One of the key things that you soon learn about growing your own food is that you should sow "little and often". What I mean by this is that with a little bit of forward planning you can stagger the crops you have ready for picking. This is especially important as the season goes on into late summer. If you're not careful you'll have no space for a quick crop before winter sets in.
As an example have a look at these two pictures from our cornwall garden.
I planted a small bed of mixes lettuce leaves in March, and look at them by the end of April, and we've already had 3 meals out of them, without making a dent. This bed is less than 1 square metre, only 1/2 planted and it's going to keep 2 of us in Lettuce for months ! What I did was just sow the seeds onto the soil, and then after around 3 weeks thinned them out and moved the thinnings into the first half of the bed, spaced well out. So what we have now is a very overcrowded area ideal for cutting as required, and the front half I'm going to let grow bigger.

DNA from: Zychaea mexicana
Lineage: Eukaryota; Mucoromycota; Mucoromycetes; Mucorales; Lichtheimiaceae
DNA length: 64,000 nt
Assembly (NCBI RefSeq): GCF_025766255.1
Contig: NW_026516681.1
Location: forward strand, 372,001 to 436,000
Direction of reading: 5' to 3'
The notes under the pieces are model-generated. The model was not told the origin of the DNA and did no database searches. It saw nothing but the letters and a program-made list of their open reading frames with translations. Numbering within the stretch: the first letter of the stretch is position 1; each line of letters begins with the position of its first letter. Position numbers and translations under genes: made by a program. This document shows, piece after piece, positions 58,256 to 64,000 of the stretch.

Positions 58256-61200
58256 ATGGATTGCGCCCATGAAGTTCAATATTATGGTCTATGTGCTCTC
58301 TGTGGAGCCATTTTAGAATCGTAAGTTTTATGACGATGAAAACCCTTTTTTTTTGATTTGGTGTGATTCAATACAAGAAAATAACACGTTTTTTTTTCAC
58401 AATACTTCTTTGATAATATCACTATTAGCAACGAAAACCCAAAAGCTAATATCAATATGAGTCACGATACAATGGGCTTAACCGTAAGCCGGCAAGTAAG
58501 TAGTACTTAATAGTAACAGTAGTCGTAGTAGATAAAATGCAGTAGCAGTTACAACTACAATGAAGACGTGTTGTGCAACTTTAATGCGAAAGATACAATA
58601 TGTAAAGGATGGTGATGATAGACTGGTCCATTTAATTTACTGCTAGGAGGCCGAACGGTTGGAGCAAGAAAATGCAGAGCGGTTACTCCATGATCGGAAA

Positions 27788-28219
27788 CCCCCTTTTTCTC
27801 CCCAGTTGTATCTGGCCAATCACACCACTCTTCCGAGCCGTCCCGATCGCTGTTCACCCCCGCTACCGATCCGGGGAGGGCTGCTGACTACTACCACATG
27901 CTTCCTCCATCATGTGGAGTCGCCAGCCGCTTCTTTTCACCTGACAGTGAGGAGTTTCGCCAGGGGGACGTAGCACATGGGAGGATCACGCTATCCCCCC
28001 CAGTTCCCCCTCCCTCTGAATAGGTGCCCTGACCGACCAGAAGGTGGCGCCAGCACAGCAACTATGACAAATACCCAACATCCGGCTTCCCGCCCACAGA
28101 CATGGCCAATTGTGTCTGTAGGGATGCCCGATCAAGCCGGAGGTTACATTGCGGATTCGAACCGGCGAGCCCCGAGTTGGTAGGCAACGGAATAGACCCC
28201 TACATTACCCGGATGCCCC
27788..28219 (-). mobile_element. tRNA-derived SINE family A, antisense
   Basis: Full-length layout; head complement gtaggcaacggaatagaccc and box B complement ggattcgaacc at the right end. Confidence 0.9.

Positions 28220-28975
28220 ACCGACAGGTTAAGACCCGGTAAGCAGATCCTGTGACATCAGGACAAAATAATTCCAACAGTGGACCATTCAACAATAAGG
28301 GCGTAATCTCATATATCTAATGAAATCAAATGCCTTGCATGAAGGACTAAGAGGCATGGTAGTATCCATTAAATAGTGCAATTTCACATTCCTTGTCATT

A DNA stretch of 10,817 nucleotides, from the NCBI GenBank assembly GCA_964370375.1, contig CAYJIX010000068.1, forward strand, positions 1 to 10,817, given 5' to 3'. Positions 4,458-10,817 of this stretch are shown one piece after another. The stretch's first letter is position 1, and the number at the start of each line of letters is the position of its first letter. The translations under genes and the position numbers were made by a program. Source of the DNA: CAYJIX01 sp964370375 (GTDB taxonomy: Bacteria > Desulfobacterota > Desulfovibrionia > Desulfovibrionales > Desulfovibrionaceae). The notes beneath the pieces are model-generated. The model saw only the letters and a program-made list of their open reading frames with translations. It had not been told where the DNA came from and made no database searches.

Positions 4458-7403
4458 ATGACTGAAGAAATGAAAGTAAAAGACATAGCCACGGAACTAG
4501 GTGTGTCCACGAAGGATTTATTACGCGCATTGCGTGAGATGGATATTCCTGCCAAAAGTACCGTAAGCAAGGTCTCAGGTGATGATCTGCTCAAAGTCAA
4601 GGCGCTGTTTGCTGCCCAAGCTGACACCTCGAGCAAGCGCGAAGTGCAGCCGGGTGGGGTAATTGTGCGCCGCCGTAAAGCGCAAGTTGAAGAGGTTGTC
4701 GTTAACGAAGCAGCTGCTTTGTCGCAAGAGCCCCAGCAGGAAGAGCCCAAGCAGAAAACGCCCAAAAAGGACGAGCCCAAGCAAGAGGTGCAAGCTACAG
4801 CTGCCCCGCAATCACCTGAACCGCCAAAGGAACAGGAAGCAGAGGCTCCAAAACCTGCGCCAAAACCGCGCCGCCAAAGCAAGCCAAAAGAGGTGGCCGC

The next bed is for broadbeans, which I started back inOctober last year, from the previous crops saved seeds. They overwintered really well, and were flowering very early in the year. However I noticed that the early flowers don't seem to have turned into pods, maybe because of the lack of polinators ? Anyway, at the end of April there are lots of pods forming, so I'm looking forward to the first crop in a couple of weeks I reckon – absolutely delicious with our Fish Pie recipe.
I've already got some new broadbean seedlings coming through, so hopefully just as these are finishing off, I shouldn't have to wait long for my next crop.
The other advantage of this method is that you regularly get small areas of ground coming available for the next crop, so you can rotate several different crops over the year. Other crops that I grow like this are peas, dwarf french beans, Kale Black Tuscan ( one of our favourites) – in fact anything that grows fairly fast.